Fear can hold you prisoner. Hope can set you free.
Before a week ago, I had barely ever heard of this movie. I mean, it had been on my instant Netflix list once, but I had never gotten around to it and I certainly didn’t know what it was about. Then one of my friends loaned it to me saying, “You’re going to love this.” …I hate when people say that.
Andy Dufresne was a young, successful banker in the 1940s before his life took a dramatic turn for the worst. Now he’s in prison serving life terms for the murder of his wife and her lover. Andy is unlike any prisoner Red has ever seen before. He’s…different. He carries himself differently and he has a different attitude than the other inmates. This is their story.
It wasn’t until this movie was actually playing that I saw it was based on a Stephen King story. My initial reaction? “Ah great. Here come nightmares.” Thankfully, this was different from most of King’s work. By that, I mean nothing creepy or paranormal. Hallelujah.
I really fell in love with this movie. Andy has this unassuming nature about him that just makes people flock to him. He’s trustworthy and honorable, in a place where most aren’t. He’s one of those characters you don’t realize you care for until he’s weaseled his way deep into your heart.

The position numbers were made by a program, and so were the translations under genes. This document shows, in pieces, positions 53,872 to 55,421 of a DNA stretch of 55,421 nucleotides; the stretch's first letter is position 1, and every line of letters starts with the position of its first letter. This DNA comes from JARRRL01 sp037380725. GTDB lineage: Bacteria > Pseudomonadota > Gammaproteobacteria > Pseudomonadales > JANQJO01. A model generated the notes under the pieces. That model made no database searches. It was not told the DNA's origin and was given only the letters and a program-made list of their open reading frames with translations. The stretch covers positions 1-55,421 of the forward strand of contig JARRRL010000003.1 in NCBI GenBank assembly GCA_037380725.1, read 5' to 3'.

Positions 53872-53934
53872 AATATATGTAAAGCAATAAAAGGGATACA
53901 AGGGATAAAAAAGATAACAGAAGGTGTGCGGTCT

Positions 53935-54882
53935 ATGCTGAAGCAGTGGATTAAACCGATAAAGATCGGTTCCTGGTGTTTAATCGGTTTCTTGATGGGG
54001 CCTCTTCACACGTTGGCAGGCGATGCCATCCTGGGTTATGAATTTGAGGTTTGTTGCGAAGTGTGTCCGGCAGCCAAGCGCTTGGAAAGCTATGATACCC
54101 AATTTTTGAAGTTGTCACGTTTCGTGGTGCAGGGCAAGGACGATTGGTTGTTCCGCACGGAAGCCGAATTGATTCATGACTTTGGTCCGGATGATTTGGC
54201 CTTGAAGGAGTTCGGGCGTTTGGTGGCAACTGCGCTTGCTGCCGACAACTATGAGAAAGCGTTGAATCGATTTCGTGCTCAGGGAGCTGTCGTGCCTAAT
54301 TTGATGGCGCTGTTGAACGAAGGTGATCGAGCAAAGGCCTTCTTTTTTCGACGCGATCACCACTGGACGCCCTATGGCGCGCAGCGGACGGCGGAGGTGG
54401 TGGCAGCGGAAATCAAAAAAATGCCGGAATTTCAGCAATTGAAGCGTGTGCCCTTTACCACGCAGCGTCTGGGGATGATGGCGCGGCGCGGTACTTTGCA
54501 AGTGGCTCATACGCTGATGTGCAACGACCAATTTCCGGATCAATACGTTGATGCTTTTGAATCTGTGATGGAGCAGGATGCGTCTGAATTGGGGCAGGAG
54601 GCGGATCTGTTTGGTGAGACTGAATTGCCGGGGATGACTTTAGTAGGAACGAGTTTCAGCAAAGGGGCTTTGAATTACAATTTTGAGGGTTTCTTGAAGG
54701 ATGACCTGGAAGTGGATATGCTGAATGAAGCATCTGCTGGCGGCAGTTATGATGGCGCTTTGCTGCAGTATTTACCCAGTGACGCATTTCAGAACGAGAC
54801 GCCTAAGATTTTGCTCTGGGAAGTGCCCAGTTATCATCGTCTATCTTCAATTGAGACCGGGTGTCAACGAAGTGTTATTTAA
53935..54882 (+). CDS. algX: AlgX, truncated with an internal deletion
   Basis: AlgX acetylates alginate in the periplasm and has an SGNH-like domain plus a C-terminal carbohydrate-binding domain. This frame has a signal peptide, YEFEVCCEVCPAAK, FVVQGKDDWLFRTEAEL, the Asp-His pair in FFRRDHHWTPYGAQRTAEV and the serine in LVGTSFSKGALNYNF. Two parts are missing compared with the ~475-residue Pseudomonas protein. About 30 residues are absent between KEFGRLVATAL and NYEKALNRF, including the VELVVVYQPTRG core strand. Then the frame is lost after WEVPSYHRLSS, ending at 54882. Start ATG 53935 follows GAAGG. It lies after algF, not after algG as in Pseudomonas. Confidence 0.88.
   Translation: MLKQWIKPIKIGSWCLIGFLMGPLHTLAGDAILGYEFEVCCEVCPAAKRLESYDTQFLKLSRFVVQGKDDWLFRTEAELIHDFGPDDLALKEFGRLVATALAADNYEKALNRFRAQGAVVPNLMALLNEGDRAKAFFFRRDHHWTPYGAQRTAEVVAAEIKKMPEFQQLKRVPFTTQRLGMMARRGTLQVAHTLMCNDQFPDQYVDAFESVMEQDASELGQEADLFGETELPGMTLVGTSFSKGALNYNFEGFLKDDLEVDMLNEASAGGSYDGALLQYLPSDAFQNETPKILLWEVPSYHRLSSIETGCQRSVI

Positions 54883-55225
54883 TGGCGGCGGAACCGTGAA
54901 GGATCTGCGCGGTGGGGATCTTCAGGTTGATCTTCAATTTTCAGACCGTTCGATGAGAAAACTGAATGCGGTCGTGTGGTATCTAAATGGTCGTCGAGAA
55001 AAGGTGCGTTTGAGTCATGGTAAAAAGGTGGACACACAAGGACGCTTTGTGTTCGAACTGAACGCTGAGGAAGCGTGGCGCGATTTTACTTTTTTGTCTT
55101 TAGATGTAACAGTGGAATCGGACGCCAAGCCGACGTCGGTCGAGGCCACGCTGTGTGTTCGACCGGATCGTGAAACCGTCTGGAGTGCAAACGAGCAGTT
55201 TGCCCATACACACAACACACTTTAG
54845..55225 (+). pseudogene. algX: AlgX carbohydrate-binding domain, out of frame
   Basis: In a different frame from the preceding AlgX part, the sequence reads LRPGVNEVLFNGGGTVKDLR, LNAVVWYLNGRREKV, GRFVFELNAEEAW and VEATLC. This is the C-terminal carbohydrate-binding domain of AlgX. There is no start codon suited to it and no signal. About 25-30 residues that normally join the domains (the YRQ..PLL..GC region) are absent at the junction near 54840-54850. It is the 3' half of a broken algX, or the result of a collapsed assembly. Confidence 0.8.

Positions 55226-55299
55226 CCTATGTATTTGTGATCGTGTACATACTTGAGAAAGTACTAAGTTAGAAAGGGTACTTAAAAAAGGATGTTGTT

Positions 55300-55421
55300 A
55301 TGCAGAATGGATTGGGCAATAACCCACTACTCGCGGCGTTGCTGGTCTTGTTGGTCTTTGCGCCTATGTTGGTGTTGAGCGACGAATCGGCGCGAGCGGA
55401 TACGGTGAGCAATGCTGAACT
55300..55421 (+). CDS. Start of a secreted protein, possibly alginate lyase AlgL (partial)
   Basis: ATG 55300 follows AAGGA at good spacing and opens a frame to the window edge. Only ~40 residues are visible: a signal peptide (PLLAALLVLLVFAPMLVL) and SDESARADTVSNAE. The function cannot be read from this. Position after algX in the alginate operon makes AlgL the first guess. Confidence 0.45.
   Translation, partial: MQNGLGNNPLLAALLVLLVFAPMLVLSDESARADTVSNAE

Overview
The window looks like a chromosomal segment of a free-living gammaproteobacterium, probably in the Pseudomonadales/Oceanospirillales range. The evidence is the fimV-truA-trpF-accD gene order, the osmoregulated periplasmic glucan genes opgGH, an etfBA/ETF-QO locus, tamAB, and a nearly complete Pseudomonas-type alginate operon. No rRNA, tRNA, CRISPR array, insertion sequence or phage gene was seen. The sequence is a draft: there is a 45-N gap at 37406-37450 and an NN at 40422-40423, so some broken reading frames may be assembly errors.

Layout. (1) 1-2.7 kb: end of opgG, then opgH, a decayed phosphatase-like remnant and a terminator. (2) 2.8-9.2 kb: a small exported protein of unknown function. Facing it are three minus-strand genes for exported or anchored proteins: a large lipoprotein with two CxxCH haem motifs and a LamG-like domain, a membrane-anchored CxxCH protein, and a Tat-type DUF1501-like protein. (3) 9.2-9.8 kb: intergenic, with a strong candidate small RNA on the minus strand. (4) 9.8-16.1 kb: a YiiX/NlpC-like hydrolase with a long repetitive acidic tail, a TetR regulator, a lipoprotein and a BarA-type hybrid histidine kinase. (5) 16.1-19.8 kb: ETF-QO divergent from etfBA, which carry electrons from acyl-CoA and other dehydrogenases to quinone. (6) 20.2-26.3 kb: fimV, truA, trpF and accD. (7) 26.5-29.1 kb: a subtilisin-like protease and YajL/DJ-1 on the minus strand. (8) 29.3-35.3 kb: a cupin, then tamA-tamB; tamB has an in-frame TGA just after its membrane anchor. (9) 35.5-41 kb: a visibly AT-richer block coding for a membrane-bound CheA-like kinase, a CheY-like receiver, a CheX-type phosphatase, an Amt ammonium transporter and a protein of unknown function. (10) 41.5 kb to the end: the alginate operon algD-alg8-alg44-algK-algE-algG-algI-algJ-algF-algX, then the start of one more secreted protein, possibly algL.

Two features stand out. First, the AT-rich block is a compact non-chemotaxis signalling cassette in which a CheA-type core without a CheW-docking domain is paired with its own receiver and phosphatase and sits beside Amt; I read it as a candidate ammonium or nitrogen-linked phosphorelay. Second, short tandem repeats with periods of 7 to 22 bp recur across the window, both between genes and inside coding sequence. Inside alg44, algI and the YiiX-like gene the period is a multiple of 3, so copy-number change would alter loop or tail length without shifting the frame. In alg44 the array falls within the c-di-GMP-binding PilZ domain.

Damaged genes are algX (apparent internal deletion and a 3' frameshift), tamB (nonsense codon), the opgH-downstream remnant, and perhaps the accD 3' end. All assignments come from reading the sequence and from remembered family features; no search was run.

Red is probably one of Morgan Freeman’s greatest characters. He takes an almost fatherly role in Andy’s life, especially early on. After that, it becomes a friendship. But you can tell the two really care about each other. I loved Red’s nature as this wise, sneaky prisoner. He generally had a good heart, even if it didn’t always show through.
I must say, I had no idea what was coming, through the whole story. It was told in a delightful way where you think you know what’s happening, but you don’t. Not really. And it’s a good thing I watched it by myself because I spent a lot of time yelling at the TV.